If you’re not reaching, engaging, and monetizing customers on mobile, you’re likely losing them to someone else. Register now for the 8th annual MobileBeat
, July 13-14, where the best and brightest will be exploring the latest strategies and tactics in the mobile space.
The world’s thinnest watch, made from razor-thin aluminum, the absolute minimum of electronics, and an E-Ink display, has now reached 250 percent of its funding goal in just a few days.
The CST-01 is just .8 millimeters thin — an astounding .0314 inches — and weighs just 12 grams, less than half an ounce. And it does precisely nothing but tell time, sort of the opposite of the other famous watch to hit the big time on Kickstarter, the Pebble.
“Everyone has crowded around this smart watch market,” project cofounder Jerry O’Leary told me. “But there hasn’t been any innovation in the actual timepiece itself. We thought: What if instead of adding as much as we can, we took as much as as we could?”
So with cofounder Dave Vondle, the two IDEO designers built an intensely minimalist watch. It’s nothing more than a “time embedded in a band,” as their Kickstarter project page suggests.
Above: The CST-01 sits on its charging station.
Image Credit: Central Standard Timing
Where Pebble, which raised over $10 million on Kickstarter, went big on customizability and apps and APIs and features, Vondle and O’Leary wanted a wristwatch that was thin, flexible, robust, and stylish — and not much else. In fact, nothing else.
“We wanted to redesign a timepiece from the ground up,” O’Leary says. “So we went back and looked at what’s unique about E-Ink … and we fell in love with those qualities.”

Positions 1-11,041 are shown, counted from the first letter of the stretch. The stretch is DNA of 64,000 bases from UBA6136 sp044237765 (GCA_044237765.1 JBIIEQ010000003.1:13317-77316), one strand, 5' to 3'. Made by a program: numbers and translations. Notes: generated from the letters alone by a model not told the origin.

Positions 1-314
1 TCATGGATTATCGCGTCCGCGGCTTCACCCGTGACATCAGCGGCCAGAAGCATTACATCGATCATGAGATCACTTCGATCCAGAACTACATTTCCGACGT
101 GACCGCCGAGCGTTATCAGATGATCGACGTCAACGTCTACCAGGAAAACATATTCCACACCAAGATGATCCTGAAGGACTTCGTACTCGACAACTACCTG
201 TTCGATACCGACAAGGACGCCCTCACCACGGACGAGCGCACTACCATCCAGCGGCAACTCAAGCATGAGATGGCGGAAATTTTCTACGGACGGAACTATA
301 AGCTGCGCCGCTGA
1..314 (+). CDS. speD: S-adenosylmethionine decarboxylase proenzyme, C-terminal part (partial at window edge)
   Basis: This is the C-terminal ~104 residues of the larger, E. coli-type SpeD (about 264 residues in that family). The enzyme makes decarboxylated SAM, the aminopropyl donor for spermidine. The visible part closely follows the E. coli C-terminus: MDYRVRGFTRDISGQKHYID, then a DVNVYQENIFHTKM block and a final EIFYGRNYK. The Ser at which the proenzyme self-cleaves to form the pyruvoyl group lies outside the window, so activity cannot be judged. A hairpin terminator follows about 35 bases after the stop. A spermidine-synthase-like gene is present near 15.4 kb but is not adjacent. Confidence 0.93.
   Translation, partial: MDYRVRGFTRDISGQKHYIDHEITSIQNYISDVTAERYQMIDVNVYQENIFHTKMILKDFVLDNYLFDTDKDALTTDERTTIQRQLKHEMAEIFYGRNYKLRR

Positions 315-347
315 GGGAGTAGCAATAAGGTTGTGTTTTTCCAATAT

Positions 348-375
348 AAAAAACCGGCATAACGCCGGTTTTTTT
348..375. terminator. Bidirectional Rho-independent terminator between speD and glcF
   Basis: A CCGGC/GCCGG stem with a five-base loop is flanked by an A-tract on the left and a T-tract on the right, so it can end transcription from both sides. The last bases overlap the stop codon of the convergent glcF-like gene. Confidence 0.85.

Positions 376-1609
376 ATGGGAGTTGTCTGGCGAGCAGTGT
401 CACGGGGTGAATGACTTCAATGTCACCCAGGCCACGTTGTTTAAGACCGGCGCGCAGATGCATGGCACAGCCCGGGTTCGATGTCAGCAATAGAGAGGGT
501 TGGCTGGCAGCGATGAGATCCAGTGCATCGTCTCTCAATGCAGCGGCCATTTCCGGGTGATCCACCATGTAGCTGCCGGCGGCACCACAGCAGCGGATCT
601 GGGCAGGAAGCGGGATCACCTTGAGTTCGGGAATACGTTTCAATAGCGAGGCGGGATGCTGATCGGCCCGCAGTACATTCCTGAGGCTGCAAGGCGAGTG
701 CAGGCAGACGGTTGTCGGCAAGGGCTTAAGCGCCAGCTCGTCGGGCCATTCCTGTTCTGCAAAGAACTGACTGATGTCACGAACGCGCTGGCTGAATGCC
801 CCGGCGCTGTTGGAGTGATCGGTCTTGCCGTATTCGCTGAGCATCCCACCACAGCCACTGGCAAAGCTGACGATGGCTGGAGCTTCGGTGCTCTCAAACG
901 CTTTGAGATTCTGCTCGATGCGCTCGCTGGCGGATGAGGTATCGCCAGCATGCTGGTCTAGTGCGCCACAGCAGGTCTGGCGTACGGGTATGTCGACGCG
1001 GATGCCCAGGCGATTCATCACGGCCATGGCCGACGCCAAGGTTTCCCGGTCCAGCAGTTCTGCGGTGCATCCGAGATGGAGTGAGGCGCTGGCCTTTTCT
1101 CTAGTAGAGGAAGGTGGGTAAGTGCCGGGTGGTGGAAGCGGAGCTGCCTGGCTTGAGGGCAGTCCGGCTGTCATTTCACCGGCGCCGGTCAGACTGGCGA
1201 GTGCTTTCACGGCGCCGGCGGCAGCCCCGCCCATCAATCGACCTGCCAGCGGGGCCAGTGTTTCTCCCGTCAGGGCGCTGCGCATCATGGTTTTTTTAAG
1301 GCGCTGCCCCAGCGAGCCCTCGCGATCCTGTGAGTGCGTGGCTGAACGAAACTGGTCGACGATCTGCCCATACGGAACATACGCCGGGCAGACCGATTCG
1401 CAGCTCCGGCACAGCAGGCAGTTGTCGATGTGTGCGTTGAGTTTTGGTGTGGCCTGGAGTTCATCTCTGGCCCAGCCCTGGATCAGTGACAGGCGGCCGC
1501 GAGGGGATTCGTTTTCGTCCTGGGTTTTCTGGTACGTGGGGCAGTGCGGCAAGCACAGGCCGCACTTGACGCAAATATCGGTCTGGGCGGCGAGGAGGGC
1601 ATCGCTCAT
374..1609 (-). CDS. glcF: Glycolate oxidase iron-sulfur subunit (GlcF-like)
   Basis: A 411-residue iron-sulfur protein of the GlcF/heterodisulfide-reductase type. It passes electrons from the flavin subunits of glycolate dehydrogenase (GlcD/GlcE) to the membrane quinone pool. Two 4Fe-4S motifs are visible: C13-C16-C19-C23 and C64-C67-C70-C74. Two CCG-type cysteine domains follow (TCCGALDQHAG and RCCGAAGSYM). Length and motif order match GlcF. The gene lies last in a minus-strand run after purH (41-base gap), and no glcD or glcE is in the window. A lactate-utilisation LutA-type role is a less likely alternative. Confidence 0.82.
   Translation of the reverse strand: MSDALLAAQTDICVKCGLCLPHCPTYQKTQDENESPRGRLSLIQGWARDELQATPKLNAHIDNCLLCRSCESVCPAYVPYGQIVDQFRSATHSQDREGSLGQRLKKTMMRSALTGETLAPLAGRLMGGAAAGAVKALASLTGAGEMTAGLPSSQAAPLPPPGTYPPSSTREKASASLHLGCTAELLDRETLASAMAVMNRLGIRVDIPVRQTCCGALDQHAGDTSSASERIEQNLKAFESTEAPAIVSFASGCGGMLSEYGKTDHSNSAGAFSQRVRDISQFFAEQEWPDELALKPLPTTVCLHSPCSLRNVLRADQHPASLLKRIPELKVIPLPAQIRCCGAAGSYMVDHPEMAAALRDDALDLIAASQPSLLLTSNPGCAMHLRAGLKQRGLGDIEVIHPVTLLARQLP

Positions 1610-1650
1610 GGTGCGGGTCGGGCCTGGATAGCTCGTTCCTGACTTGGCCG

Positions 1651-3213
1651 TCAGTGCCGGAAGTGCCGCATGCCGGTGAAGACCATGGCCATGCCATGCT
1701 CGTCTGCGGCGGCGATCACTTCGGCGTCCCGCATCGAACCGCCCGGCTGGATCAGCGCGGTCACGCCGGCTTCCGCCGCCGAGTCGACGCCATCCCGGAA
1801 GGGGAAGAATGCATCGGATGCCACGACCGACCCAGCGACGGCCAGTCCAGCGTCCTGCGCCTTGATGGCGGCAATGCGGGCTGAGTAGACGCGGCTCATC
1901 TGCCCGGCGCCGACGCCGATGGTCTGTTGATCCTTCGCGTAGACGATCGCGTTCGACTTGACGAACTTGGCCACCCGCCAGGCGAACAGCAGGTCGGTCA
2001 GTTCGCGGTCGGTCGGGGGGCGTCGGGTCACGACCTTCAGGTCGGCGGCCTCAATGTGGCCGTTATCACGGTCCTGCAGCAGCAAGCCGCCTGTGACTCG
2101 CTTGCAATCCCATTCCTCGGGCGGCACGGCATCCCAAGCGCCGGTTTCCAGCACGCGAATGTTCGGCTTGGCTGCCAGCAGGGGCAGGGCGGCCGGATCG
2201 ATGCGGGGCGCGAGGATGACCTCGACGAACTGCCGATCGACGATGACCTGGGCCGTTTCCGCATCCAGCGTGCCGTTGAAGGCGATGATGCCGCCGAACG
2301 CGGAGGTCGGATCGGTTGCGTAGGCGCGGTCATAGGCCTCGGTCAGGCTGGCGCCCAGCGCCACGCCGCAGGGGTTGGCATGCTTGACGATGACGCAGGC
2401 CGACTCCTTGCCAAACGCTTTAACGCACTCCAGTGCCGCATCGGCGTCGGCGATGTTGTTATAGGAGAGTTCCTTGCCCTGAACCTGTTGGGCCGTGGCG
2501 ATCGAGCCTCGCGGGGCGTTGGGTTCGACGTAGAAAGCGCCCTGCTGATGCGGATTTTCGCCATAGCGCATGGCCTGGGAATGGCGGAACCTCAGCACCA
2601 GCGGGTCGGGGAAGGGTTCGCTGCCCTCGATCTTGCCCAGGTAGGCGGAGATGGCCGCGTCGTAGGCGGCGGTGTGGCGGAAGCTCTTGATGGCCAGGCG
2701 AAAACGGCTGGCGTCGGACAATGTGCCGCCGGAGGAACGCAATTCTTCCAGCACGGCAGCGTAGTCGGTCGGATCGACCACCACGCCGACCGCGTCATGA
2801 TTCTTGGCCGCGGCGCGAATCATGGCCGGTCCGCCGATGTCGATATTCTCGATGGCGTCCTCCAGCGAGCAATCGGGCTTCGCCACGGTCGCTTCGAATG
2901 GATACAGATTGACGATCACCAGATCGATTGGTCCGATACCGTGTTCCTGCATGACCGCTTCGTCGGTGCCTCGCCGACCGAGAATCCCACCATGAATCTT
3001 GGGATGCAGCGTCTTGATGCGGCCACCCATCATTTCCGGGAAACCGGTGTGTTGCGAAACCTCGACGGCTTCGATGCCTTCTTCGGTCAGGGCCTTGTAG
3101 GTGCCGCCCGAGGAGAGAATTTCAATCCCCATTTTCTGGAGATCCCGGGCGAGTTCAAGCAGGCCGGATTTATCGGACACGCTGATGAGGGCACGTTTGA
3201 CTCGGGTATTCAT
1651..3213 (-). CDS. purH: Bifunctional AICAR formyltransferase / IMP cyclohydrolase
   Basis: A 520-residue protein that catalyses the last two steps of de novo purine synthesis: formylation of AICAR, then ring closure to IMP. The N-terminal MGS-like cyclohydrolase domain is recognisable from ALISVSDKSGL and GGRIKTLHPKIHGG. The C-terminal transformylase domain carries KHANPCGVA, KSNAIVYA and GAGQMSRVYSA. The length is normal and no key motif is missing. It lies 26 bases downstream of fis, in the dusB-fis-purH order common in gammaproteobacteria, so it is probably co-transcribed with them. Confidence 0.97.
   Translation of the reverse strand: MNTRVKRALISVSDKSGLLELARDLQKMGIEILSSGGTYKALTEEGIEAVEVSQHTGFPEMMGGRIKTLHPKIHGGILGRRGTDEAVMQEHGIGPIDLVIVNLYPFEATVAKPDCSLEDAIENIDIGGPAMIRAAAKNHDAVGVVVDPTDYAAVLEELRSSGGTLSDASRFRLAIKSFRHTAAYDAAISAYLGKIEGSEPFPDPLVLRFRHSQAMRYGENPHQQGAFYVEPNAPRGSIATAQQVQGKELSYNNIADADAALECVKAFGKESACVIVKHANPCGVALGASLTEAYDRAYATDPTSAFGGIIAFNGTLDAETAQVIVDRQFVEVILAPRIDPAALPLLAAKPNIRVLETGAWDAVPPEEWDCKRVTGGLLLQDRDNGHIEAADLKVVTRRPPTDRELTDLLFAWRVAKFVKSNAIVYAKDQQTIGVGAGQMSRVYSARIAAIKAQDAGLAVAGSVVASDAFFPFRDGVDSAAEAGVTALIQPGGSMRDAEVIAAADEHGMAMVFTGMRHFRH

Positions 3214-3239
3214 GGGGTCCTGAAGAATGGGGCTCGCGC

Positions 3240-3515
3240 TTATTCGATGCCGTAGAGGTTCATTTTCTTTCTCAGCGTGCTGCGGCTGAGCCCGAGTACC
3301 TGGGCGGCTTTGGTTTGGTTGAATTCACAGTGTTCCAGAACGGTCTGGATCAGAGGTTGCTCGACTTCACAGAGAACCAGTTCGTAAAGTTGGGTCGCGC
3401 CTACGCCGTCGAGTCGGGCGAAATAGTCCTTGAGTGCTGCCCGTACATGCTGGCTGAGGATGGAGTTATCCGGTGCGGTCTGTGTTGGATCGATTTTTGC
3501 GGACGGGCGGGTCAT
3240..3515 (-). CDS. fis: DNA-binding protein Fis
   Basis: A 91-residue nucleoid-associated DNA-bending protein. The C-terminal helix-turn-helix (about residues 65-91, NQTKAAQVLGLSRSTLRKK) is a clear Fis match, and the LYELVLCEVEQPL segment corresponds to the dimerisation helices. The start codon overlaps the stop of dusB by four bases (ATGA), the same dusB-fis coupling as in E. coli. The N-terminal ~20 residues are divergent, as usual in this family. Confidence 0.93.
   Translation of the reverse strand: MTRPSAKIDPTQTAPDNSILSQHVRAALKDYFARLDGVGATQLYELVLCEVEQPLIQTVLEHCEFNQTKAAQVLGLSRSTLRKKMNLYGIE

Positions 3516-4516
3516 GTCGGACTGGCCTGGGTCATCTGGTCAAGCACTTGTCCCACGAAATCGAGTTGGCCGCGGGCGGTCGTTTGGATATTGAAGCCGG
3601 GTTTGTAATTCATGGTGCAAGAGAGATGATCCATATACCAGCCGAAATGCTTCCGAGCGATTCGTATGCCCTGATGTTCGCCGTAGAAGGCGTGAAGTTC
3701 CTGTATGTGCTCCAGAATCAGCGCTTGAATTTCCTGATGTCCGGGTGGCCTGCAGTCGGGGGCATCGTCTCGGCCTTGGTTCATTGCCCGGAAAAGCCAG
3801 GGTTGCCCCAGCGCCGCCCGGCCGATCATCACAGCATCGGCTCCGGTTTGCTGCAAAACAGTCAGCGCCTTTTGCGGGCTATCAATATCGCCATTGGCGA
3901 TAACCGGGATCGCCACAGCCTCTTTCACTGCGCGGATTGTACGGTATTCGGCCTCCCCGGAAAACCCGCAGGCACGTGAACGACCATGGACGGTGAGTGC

The previous thinnest watch in the world, the pair told me, was a .98 millimeter watch by Concord, created in the 1970s. Called Delirium, it was fully mechanical, not electronic, and so delicate that it could not be worn: The case would bend if you strapped it to your wrist. It was an “engineering marvel,” Vondle says, but it also cost about $15,000. And, of course, you could never wear it.
In contrast, the CST-01 is made of durable stainless steel, with its tiny components shoehorned into a tiny .5 millimeter “pocket” etched into the band. It’s electronic, powered by a micro-energy cell that can be recharged 10,000 times and lasts over 15 years. It has no buttons or knobs of any kind (all time-setting is done on the charging station). And it costs only $99, if you get in on the Kickstarter campaign.
Which happened almost by accident, according to the project leaders.
“We kinda backed into the Kickstarter campaign,” O’Leary says. “We were invited to CES by E-Ink, so we thought we had to time it and actually launch something in conjunction with the show. Essentially, we used it as a deadline.”
Above: Also available in black …
Image Credit: Central Standard Timing
The initial goal was $200,000 in funding, the “bare minimum,” according to Vondle. At that amount, the pair would have been able to built the watch, but they would have had spare components littering their homes and workshops afterward due to minimum order quantities for some of the components. As a result of going over $500,000, the project is starting to hit its sweet spot, and the projected quantities are now actually closer to what Vondle and O’Leary wanted to produce.
The watch will be assembled in the U.S., O’Leary told me, and some of the components will be produced locally as well.
“Right now, we’re talking to several US-based manufacturers, and signing non-disclosure agreements, so we can start doing some assembly,” Vondle said. “The majority of the product will be manufactured here and assembled here.”
The pair won’t disclose how high they think the Kickstart funding will eventually grow (“we’re superstitious about that stuff”) but they did say that they are considering other product options, such as sizes.
Whatever amount the campaign raises, backers can expect to get their world’s-thinnest watches in September of this year.
Image credits: Central Standard Timing
VB's research team is studying mobile user acquisition...
Chime in here, and we’ll share the results